By: Rahat Haque
All eyes will be turned towards Khan vs. Crawford this Saturday night at Madison Square Garden. Several articles have been written on that fight in this very site, including one by the author of this article. However, there is another fight that will take place on the same night on the other coast, in Dignity Health Sports Park, Carson, California. Danny Garcia vs Adrian Granados. While the Fox card will carry much lesser intrigue than its ESPN counterpart, it is still a match worth watching.
Danny Garcia is the bigger name, and will be drawing most of the audience for the fight. Here is a man who has worked very hard to climb up the ranks and make himself a name in the sport of boxing. But whatever Danny does, he is always seen as the underdog against legitimate opposition. His fans will remind you of that no doubt, but it is a valid criticism from the neutrals. There is something in Danny’s game that is not convincing enough to make you think he will cruise past his opponents. He was the underdog vs Khan and Matthysse. He did win both fights, but most claim the victory versus Khan to be a work of Khan’s own undoing. Similarly, most claim the victory over Matthysse as a result of the cut on Lucas’s right eye, which bothered the Argentinian slugger for most of the fight. Fans also frown upon the fact that he took too many low blows from Danny in that encounter.
Regarding Danny’s demolition jobs against Rod Salka and Paulie Malignaggi, he is again discredited as having cherry picked his opponents. The Rod Salka matchmaking was a shocker, and Malignaggi was already over the hill. Most fans looked at the latter as setting up an old man up for a devastating left hook, which is of course how things turned out. Then there were also the controversial decisions where people felt Danny got the nod. The Lamont Peterson fight was extremely close, I attended that fight live at Barclays Center as a matter of fact. I did score it for Danny, but by only one round. The Herrera fight in Puerto Rico was the much bigger controversy. The majority of the boxing world agreed that Danny was beneficiary of some home cooking.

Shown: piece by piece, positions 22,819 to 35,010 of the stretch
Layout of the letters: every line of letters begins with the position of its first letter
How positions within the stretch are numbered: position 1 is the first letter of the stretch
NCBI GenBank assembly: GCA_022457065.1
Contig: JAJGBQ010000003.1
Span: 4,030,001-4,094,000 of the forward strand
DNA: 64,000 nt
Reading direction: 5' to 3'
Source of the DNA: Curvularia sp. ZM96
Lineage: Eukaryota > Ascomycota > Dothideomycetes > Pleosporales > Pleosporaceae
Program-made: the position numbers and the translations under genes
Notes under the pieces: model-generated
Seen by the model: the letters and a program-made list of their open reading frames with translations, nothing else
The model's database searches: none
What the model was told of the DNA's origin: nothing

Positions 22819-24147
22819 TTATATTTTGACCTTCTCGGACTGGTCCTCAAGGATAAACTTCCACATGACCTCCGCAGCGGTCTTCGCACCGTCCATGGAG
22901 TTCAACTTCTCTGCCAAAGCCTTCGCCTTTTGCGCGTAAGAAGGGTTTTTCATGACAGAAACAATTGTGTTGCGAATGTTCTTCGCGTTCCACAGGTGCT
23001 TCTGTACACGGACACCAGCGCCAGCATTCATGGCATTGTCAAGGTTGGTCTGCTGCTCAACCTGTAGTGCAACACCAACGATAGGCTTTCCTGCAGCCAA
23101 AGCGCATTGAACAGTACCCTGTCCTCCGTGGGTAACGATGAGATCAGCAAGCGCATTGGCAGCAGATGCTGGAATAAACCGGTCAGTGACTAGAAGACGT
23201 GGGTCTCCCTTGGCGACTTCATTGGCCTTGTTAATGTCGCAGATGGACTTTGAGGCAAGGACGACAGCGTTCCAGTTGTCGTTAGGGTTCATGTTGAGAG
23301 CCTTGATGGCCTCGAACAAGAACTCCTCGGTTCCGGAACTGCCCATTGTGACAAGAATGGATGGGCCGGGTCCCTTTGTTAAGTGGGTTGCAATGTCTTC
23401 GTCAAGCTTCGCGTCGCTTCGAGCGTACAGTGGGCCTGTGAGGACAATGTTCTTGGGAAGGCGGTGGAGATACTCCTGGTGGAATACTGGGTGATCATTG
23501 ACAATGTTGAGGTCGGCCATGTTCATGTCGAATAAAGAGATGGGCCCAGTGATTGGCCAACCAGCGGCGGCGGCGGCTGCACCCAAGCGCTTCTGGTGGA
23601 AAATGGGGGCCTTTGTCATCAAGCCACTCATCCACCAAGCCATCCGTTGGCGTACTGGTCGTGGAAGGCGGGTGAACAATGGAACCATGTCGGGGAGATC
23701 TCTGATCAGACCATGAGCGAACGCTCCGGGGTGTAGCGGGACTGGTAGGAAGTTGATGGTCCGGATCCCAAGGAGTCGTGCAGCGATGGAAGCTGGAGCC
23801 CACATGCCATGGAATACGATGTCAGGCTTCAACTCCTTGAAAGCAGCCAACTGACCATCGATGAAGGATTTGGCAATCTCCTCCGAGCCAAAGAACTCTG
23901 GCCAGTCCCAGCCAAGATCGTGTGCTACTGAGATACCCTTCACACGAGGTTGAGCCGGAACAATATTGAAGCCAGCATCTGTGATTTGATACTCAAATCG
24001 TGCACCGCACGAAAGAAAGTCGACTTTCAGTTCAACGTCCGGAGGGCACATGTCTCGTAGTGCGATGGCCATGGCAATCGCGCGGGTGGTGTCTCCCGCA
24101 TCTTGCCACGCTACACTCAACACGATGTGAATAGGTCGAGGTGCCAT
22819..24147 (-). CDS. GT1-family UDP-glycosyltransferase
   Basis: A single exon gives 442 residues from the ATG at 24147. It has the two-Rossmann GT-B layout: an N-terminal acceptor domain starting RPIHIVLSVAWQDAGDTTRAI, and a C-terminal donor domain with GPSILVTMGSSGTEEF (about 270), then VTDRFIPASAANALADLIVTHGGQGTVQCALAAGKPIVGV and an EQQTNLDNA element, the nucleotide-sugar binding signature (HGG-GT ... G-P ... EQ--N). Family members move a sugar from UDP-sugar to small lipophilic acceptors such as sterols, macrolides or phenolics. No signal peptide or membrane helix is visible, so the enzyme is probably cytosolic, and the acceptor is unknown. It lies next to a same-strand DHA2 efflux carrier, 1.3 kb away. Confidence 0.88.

So as Danny Garcia raked up the wins prior to his first defeat versus Thurman, it was not at all a stellar critique free resume from his end. He won all right, but fans were hesitant in giving him credit because either they disagreed with the scorecards, or they thought the opposition was too weak, or they believed he got lucky. The bubble was supposed to burst against Keith Thurman for the Philadelphia pugilist. It did. That was no surprise again to most observers. Thurman was one of the big stars at 147. But could Danny bounce back and beat Shawn Porter with his boxing skills and power? It would be an easier task than the Thurman fight, and if Danny was as good as his loyalists said he was, he should have had no problems negating the athleticism and work rate of Shawn Porter with his mix of skills and power. But he could not overcome Porter and ended up with another loss. That was the low point of Danny Garcia’s career, his boxing nadir.
Come this Saturday night, it is his chance to get back to winning ways against Adrián Granados. Even though a bigger name opposition would be preferable, at least he did not reach down to the level of boxer-cum-trainers like Rod Salka. No disrespect intended for Lightning Rod, he is very knowledgeable about the game, but he himself would tell you that he is a journeyman and was on no one’s radar when the fight between him and Danny first got announced. That is not the case with Granados. Here is a man who has quietly build himself a reputation ever since surprising Amir Imam with a TKO. Imam was considered a rising prospect until then. But does Adrián have the firepower to trouble Danny? It is unlikely. Danny has demonstrated he has a great chin versus Peterson and Rios. Some heavy punches were landed throughout the course of those fights, but none which rocked Garcia too badly. Also, if this fight should at any point turn into a shootout, Granados would not be wise to trade hooks with Garcia. Granados has guts definitely, it shows in the way he fights, and his tempo can take fighters by surprise. But what Danny has is experience and calculated power, which he can unleash when in range. If Adrián come rushing in, he is setting himself up. That will be playing into former welterweight champion’s style, where he favors being the non-aggressor. However, if Adrián chooses his moments when to be on the front foot, but also mix it up by urging Danny to come forward, à la Mauricio Herrera, it should make for an interesting fight.
The most likely outcome is an easy decision win for Garcia, where Granados gets debilitated throughout the course of the fight by Danny’s punches, but continues his charge as an aggressor, albeit with less fervor. This will be the dream sequence for Danny, where he can connect cleanly every time as a weakened Granados comes charging forward. But at the same light, it is also a banana peel for Danny. He is not one of the biggest names in the division anymore after the back-to-back defeats, but because he has crossed that fame threshold, any losses against upstarts like Granados will not look good at all! So while we hold our breaths for the Khan Crawford fight, we might as well pay attention to the fight taking place on the west coast. The more polished Danny is the overwhelming favorite, but Granados is a live underdog.